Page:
We must not always talk in the marketplace of what happens to us in the forest.—Nathaniel Hawthorne, 1850
The motto of Pinkerton’s National Detective Agency is, “We Never Sleep,” and the secret operative is the apple of that ever-wakeful eye, for it is the secret operative who is the main source of revenue and profit at every branch of the agency.
No talent or skill whatever is necessary in order to become an operative of this class, and a workingman of average intelligence, who is willing to obey orders, is the one who, as an operative, gives the agency the best satisfaction.
The reports of the secret operative as to the competency and industry of his fellow workmen are of interest and importance to the client, as this information, which he would find it difficult to obtain otherwise, enables him to weed out such of his employees as are either incompetent or inclined to shirk.
It is the dominating policy of Pinkerton’s National Detective Agency and, consequently, the chief aim of the secret operative to prevent, if possible, the formation of a union at the plant of the client, or, if he finds a union already flourishing, to keep it in check and to do everything in his power to disrupt it.
It is a simple matter to prevent the formation of a union; but to destroy one after it has gained a foothold is a hard and complicated proposition. Yet the agency’s phenomenal growth in fame and power since 1892, and more particularly within the last three years, is almost entirely due to the successful accomplishment of this kind of work, and it is their boast that they have no rival or competitor who can parallel their achievements in this field.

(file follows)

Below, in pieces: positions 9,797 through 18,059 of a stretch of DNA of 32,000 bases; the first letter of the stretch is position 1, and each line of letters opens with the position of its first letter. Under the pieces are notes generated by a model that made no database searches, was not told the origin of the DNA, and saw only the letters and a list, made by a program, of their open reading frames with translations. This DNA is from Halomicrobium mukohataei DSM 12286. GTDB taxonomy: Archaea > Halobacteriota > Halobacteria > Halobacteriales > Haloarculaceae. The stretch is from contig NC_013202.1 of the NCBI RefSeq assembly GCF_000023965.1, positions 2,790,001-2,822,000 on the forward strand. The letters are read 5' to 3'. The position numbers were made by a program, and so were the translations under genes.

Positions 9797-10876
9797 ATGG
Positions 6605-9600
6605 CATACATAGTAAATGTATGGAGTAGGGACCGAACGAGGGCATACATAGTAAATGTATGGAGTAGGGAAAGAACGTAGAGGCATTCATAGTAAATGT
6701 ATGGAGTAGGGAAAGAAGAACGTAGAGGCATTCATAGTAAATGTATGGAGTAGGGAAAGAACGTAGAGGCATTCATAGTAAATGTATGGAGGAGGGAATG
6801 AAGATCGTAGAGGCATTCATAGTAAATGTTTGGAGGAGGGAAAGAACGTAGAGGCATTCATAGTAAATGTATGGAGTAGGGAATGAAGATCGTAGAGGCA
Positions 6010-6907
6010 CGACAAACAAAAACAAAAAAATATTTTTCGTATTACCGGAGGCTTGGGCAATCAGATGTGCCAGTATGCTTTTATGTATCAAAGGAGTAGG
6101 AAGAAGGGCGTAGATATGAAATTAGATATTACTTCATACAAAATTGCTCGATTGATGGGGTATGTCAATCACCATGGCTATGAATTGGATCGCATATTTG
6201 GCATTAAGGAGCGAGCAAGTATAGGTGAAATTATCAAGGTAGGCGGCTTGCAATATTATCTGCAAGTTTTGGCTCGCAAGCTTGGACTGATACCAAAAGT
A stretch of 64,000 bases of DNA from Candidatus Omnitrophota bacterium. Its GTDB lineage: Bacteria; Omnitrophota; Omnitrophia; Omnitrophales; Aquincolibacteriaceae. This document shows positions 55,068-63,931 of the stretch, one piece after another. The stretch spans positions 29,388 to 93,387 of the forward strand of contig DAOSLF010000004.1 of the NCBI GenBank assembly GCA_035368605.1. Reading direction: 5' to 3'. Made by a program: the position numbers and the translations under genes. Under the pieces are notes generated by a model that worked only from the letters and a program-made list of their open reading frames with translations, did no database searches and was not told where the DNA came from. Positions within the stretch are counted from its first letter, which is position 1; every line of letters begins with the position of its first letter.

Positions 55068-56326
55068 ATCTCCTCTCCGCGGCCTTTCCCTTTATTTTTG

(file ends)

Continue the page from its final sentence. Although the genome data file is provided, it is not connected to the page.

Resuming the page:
Infinite care is exercised at all times by the officials of the agency to preserve the incognito of the secret operative, first, because of the possible danger attendant upon discovery and, second, because the operative is thereafter a marked man, and his usefulness to the agency is ended.
Within a few days after his employment, the secret operative is given a number by the superintendent and told to use that number as a substitute for his regular signature on all reports, letters, and expense bills.
The superintendent of the office and his assistant superintendents are the only ones aware of the operative’s name. To the clerical department that handles his accounts and typewrites his reports, and even to the client who pays for his services, the operative is known merely as a certain number.
As a further precaution, each branch of the agency keeps a number of post office boxes rented under assumed names, and when the secret operative is ready to leave for his field of action, he is given the number of one of these secret agency boxes and told to address all reports to fictitious persons in care of this box.